IT Architecture Recommendations to Peachtree Healthcare
The discussions and cursory analyses in the Harvard Business Review case Too Far Ahead of the IT Curve? (Dalcher, 2005) attempt to implement massive IT projects without considering the implications from a strategic and tactical level. There is no mention of the most critical legal considerations of any healthcare provider, and this includes compliance to the Health Insurance Portability and Accountability Act of 1996 (HIPAA) in addition to highly specific requirements by medical practice area and discipline (Johnston, Warkentin, 2008).
Second, there isn't a framework described for governance of the IT strategies as they relate to Peachtree Healthcare's overarching strategic vision and mission. The lack of focus on governance in any strategic IT implementation will eventually lead to confused roles, cost overruns and chaos relating to the long-term contribution of IT to rapidly changing business priorities (Smaltz, Carpenter, Saltz, 2007). Max Berndt is right to be concerned about agility and flexibility; because if he had standardized healthcare processes and workflows with the company's existing systems, the results would be worse. Yet Service oriented Architectures (SOA) are not the answer to this challenge, there needs to be more thorough planning and evaluation of how IT can be made a strategic platform for growth.
Third, Peachtree is woefully deficient in the areas of analytics, key performance indicators (KPIs) and metrics of performance of their enterprise to the audit and performance level of each hospital, treatment center and teaching facility. It is essential for any healthcare enterprise to have a thorough methodology in place to capture HIPAA-based audit data in addition to continually monitoring the process workflow performance of its core business unit (Alhatmi, 2010). Only by having these metrics and KPIs in place can Peachtree hope to gain the full contribution of analytics and the insights available with the latest generation of enterprise applications in this rapidly changing area. Analytics is entirely separate from the decision of whether to implement a monolithic vs. SOA-based architecture. It could be argued that in healthcare enterprises, analytics are the compass that explains the direction of the enterprise, giving senior management visibility into how they can best navigate to their objectives (Smaltz, Carpenter, Saltz, 2007). Peachtree lacks a solid governance architecture though, so the analytics will end to be used to build one based on an assessment of just what areas of the existing IT infrastructure are failing. Without this level of insight, Peachtree's senior management team will continue to churn with very significant IT challenges. Analytics and audit data will show Peachtree that a large scale rip-and-replace strategies may actually harm them even more than help. Without even this layer in their IT architecture today they are in some ways like a car traveling down an interstate late at night without its lights on.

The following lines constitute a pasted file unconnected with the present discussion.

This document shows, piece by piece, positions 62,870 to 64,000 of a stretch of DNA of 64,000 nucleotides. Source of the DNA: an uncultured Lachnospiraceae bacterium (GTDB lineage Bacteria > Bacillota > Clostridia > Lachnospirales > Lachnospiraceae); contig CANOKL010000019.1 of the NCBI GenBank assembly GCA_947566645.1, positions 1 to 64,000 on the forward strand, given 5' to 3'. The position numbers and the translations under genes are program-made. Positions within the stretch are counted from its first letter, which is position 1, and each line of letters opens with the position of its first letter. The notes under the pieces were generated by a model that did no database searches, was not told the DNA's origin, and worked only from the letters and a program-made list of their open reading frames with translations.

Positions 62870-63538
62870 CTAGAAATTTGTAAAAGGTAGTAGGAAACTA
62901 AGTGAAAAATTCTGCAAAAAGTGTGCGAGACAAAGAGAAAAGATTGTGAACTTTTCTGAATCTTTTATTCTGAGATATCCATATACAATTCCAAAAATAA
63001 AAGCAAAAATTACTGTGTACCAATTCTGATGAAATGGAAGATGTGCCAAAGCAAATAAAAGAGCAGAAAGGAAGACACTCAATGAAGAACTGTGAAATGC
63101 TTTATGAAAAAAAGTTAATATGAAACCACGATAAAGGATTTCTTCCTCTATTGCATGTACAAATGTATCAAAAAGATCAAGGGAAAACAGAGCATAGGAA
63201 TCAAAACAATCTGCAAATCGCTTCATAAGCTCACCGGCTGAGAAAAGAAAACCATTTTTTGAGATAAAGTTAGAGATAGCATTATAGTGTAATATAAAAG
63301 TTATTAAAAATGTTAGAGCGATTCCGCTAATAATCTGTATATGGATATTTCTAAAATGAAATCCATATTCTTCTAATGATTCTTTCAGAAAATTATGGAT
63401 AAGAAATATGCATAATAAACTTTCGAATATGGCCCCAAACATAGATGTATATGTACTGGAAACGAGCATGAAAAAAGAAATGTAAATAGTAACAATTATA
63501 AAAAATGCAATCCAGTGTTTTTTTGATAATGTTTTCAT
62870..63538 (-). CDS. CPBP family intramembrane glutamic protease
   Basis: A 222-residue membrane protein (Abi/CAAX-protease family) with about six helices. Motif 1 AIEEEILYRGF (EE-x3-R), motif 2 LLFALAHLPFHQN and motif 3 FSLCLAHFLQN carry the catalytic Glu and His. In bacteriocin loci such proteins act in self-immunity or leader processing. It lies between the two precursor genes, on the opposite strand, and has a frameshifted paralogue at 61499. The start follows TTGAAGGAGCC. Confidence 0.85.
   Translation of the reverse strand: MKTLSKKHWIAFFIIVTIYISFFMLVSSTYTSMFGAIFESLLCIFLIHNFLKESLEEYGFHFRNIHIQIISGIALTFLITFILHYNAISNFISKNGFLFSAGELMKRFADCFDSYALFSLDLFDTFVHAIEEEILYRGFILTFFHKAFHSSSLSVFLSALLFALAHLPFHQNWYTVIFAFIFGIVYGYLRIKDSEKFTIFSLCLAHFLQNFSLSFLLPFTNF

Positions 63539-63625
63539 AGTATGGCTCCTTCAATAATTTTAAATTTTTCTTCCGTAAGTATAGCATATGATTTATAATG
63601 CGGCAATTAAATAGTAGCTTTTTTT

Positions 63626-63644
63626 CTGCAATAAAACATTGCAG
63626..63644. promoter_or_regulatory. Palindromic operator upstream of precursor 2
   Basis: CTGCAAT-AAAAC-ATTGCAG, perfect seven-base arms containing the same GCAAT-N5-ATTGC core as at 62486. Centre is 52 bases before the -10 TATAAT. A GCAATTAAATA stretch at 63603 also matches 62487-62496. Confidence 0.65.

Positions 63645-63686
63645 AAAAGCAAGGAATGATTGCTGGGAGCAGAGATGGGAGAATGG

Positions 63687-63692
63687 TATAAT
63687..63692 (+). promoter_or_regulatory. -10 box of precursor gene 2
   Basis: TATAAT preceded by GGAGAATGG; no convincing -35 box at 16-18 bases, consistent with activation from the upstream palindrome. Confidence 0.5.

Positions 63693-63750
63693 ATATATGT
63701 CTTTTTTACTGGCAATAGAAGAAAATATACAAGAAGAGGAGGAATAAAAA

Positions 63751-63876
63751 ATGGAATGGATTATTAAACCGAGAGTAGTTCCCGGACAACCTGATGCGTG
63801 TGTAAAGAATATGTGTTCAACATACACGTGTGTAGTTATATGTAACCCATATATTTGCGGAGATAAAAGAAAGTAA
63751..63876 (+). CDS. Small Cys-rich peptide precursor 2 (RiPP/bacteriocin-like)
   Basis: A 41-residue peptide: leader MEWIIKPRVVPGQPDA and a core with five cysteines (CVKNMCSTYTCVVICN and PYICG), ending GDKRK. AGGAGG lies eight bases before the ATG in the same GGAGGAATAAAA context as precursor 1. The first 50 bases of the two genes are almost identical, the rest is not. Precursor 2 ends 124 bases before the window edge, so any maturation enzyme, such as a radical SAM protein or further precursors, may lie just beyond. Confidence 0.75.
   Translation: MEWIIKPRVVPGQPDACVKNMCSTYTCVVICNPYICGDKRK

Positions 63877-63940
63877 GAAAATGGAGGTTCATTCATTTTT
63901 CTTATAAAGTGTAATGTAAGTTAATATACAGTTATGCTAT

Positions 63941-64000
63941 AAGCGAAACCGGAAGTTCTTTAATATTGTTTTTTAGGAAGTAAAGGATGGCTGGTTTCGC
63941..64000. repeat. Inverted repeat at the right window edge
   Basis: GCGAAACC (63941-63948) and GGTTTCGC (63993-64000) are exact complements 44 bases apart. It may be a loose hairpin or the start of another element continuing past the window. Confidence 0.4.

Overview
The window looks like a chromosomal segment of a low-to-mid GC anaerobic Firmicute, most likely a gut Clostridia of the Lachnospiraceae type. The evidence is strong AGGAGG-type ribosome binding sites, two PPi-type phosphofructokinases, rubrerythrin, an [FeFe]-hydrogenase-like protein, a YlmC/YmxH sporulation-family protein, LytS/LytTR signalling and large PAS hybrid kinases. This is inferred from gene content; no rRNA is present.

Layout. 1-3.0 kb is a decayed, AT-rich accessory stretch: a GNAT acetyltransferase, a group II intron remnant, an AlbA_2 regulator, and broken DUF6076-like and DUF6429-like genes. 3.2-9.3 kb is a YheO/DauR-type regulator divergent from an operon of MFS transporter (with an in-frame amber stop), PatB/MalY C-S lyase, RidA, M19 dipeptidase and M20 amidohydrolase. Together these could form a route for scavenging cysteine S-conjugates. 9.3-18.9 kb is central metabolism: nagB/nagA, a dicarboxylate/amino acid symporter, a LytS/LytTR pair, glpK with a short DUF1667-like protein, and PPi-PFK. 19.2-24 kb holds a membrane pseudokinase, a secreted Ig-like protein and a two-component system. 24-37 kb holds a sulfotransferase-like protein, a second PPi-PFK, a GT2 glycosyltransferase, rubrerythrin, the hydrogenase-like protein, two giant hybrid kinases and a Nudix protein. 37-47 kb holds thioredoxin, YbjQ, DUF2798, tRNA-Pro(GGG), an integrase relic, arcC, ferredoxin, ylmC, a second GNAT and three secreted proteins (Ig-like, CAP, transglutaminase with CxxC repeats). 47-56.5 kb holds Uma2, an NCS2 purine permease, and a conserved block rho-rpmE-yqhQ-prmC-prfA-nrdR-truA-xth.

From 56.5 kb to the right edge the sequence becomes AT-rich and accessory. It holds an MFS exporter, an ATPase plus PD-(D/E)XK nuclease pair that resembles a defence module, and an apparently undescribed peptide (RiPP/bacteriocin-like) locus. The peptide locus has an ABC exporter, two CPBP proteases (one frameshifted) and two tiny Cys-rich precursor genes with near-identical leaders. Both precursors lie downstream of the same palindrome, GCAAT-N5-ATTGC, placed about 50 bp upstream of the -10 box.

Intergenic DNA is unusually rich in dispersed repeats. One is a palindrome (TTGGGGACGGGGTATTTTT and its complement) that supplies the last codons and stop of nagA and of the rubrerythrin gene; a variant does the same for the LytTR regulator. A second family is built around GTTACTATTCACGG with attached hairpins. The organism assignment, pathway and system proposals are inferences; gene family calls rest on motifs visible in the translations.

Fourth, the issue of change management is not discussed as a strategic once in the case study (Dalcher, 2005). There is ample evidence this is a critical issue, given the reactions of the physicians and staff at the Decatur hospital. As Max and Candace visit in the middle of a system melt-down. Yet this issue will be the single biggest source of costs and pain of changing from existing systems, even though they are clearly substandard and not doing the job. Max, Candace and the entire board of directors need to stop and think how the decision of using a monolithic vs. SOA-based approach to solving these major problems in their enterprise will be implemented, and how a change management program can be successfully implemented. The fact that physicians each have a very specific approach to how they like to work and expect IT systems to meld to their way of doing things, and not the other way around, Max and his team have a big job ahead of themselves on this issue (Smaltz, Carpenter, Saltz, 2007). The apparent lack of SOA early adopters in healthcare is a warning sign that the CIO doesn't seem to take too seriously, yet demanding user references is going to be critical to the success of any partnership with an enterprise vendor. SOA implementations also challenge every aspect of an organization, from its governance architecture (Smaltz, Carpenter, Saltz, 2007) to its change management strategies (Fickenscher, Bakerman, 2011) with the need for a consistency across a very complex series of processes. Peachtree's senior management has a perceptual blindness to these issues which are the core aspects of any strategic IT implementation.